6.2.1.    ABO System: The ABO system is due to a gene that codes for molecules on the surface of red blood cells. In the ABO blood group, genes responsible for blood group has three alleles. Allele A, allele B and allele O. These three alleles form four type of phenotype of blood group:-
    (i)    Blood group type O,
    (ii)    Blood group type A,
    (iii)    Blood group type B
    (iv)    Blood group type AB
The genotype of A blood group may be IO IA, IA IA. This is an example of codominance. The genotype of B blood group is IB IO or IB IB. This is also an example of dominance. But the genotype of AB Blood group is IA IB. This is the example of codominance.


6.2.2.    Roan Character in Cattle: Blood Group (AB) which is the resulting phenotype of (A) and (B) alleles of blood group. ABO blood group system displays the three gene interactions - Complete Dominance, Codominance and Multiple Alleles.    
6.2.3.    MN blood group system in humans: The MN blood group system in under control of an autosomal locus found on chromosome 4 with 2 alleles designated as LM and LN.  MN antigen system is based upon two genes glycophorin A and glycophorin B. Thus, in codominance, the heterozygote jointly expresses the phenotypes of both homozygotes i.e different alleles express their phenotypic effect simultaneously. 
Special case:- Bombay phenotype :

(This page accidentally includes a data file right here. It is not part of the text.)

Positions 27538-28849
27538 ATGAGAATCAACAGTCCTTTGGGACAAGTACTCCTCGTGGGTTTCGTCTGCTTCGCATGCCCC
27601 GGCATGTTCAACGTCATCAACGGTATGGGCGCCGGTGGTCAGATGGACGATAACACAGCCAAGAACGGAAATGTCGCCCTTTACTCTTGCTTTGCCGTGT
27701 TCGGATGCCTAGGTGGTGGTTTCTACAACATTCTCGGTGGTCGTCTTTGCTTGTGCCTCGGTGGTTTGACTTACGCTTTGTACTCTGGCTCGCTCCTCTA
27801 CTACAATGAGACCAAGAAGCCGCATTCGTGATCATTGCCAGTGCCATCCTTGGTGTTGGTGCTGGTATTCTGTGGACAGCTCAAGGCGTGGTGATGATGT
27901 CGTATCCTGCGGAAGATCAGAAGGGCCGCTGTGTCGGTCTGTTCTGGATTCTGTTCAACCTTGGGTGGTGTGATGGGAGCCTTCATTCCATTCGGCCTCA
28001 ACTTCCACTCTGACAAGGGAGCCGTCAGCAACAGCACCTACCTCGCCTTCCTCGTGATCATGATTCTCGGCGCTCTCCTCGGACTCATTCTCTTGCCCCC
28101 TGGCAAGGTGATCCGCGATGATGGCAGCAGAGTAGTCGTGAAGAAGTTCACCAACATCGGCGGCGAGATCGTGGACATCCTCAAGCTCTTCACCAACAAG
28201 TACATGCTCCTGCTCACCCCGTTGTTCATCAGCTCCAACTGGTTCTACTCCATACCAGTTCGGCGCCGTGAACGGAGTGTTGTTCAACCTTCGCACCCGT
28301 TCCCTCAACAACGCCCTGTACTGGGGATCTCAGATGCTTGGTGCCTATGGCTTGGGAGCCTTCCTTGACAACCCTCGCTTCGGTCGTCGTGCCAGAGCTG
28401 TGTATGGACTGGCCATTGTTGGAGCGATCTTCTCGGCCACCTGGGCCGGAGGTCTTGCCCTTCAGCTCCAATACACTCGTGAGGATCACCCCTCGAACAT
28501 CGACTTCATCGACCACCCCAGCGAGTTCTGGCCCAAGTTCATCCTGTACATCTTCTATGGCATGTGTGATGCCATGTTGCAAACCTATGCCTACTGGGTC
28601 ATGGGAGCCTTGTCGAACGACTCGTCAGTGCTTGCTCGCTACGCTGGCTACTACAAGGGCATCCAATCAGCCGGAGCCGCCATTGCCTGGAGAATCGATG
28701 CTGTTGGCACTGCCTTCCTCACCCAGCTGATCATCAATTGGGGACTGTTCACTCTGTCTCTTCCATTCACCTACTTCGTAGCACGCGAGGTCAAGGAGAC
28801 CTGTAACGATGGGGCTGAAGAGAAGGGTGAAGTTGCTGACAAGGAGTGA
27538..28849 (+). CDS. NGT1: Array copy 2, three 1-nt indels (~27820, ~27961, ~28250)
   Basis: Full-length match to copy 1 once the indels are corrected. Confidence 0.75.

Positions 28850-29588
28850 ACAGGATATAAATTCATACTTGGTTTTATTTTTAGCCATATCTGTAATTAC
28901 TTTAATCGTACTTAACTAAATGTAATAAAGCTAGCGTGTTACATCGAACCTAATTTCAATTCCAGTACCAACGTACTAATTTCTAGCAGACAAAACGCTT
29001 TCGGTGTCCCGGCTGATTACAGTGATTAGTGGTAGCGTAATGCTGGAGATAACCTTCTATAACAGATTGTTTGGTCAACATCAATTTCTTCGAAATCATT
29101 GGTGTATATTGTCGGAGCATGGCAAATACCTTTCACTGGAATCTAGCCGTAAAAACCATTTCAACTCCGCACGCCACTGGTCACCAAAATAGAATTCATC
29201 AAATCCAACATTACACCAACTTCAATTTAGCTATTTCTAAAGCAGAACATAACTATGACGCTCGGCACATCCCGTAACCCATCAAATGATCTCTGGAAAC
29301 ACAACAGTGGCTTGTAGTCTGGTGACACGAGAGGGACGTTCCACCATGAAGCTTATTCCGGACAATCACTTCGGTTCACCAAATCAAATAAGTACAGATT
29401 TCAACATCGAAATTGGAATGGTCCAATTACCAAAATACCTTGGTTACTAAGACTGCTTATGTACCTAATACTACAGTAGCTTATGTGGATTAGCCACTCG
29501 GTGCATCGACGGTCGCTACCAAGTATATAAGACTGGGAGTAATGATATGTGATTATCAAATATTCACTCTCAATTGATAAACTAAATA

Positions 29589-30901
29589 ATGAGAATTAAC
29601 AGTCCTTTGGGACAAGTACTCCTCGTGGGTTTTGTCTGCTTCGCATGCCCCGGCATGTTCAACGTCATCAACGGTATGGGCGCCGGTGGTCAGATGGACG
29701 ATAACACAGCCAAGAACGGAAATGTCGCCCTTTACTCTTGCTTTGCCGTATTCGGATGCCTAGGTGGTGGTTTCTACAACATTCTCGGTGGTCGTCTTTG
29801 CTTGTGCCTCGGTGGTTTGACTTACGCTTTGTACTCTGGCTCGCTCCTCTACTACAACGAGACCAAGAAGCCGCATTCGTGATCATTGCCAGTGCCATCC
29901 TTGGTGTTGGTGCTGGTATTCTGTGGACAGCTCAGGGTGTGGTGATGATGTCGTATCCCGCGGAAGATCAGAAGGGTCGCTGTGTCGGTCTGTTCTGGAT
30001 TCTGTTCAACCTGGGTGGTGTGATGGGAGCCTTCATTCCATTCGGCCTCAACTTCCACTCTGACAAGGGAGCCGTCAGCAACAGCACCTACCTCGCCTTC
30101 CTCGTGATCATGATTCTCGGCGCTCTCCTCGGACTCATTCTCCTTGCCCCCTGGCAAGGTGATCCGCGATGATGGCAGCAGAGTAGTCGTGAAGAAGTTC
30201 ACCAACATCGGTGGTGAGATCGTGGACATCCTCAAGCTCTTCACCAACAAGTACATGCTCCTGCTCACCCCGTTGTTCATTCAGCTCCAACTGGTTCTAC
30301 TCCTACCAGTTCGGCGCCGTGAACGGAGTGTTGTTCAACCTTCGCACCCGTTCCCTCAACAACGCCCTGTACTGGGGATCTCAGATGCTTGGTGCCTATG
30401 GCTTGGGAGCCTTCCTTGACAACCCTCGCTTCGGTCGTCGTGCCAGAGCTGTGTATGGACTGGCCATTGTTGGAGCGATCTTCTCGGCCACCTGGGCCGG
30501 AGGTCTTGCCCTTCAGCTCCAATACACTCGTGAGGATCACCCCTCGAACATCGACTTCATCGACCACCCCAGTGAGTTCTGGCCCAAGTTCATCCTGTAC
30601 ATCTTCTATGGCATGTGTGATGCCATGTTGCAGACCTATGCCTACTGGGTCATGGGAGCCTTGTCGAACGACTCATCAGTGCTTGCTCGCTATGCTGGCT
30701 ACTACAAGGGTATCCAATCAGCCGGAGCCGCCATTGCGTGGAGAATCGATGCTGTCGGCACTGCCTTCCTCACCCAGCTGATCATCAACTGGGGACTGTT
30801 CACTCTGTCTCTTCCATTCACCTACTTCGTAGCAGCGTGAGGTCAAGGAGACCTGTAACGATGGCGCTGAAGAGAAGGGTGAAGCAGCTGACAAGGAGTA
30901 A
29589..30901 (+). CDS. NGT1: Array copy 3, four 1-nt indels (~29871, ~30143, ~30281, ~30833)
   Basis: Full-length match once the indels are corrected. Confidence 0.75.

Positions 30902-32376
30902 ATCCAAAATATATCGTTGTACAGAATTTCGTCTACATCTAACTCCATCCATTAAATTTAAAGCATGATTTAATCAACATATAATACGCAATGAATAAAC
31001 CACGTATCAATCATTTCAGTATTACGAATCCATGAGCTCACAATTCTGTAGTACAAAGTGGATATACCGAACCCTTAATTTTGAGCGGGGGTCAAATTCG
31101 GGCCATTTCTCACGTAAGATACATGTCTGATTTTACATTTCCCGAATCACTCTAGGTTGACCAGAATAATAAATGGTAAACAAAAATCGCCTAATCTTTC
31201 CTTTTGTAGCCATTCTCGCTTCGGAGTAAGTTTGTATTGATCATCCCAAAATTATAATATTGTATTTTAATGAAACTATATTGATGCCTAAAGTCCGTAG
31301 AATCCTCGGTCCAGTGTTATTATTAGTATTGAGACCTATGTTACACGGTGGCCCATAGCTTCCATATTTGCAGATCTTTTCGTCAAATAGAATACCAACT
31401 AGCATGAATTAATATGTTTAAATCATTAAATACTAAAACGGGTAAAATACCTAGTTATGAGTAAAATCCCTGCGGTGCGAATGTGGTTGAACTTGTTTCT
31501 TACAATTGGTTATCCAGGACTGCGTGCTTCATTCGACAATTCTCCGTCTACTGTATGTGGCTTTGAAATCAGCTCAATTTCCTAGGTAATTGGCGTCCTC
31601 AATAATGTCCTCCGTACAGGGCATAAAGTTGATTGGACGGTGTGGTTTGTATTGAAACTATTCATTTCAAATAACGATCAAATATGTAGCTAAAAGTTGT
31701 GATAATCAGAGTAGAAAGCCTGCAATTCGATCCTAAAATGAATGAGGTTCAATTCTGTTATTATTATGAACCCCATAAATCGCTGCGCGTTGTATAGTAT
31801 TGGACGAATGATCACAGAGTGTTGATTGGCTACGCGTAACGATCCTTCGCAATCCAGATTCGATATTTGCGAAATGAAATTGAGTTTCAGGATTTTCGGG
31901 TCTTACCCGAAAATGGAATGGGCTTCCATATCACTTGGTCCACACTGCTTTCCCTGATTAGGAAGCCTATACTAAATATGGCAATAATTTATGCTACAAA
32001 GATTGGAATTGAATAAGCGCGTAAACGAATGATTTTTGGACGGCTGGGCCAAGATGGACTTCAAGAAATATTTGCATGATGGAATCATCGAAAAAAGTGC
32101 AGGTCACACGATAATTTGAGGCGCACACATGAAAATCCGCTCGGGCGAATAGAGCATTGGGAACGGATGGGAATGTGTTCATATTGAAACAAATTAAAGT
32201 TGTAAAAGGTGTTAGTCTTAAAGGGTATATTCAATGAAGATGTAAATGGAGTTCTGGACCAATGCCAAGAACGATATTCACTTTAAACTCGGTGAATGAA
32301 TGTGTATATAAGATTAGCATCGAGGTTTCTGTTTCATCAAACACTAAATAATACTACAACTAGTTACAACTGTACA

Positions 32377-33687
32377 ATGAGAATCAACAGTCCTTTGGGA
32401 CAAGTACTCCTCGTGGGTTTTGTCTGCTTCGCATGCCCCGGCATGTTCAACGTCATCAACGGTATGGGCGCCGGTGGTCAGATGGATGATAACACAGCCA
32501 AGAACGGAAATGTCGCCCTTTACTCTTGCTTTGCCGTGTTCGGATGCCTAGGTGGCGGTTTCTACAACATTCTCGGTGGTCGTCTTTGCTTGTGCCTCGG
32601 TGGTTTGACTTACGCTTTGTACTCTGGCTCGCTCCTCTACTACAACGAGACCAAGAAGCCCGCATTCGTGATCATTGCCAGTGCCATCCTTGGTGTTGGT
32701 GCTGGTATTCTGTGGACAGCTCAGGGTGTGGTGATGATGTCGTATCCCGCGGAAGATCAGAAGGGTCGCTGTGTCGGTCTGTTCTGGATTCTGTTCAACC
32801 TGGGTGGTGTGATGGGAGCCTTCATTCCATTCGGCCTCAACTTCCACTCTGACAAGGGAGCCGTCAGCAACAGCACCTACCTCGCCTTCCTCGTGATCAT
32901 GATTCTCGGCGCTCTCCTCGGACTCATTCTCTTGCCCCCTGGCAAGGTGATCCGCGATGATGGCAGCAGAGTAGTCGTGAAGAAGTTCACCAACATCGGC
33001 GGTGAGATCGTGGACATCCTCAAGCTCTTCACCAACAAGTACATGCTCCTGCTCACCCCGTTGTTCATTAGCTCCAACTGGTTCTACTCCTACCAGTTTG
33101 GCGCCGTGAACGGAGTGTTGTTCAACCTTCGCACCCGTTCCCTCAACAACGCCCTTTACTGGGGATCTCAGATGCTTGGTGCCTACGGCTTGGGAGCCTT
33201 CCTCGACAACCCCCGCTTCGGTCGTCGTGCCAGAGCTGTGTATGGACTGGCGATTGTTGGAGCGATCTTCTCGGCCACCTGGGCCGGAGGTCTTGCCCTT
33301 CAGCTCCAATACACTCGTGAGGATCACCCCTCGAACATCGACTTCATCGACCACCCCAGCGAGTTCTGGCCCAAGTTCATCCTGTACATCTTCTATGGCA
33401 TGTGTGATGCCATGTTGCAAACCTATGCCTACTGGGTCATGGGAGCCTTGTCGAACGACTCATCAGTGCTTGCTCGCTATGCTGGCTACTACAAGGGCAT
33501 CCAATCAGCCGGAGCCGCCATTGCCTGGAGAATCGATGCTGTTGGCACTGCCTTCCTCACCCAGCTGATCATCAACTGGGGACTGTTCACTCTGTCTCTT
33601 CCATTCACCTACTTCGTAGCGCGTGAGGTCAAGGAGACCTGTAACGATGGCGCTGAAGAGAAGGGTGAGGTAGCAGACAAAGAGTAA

In 1952, an unusual situation comes before the scientist known as Bombay phenotype which is seen in a female. The h/h blood group, also known as Oh or the Bombay blood group, is a rare blood type. This blood was discovered in Bombay in India by Dr. Y.M. Bhende in 1952. The serum contained antibodies related to all red blood cells. The RBC lack all of the A B O blood group antigens and has an additional antigen which was previously unknown. Later research revealed that the patient was homozygous for a rare recessive mutation in a gene designated FUT-1 (encoding an enzyme for fucosyltransferase), which prevented her from synthesizing the complete H substance FUT-1 gene encode for enzymes that add fucose to the terminal portion of the carbohydrate chain protruding from the red cell membrane. In the absence of fucose, the enzymes specified by the IA and IB alleles are unable to recognize the incomplete H substance as a substrate. Neither the terminal galactose nor N-acetylgalactosamine can be added later to the terminal portion of the carbohydrate chain protruding from the red cell membrane.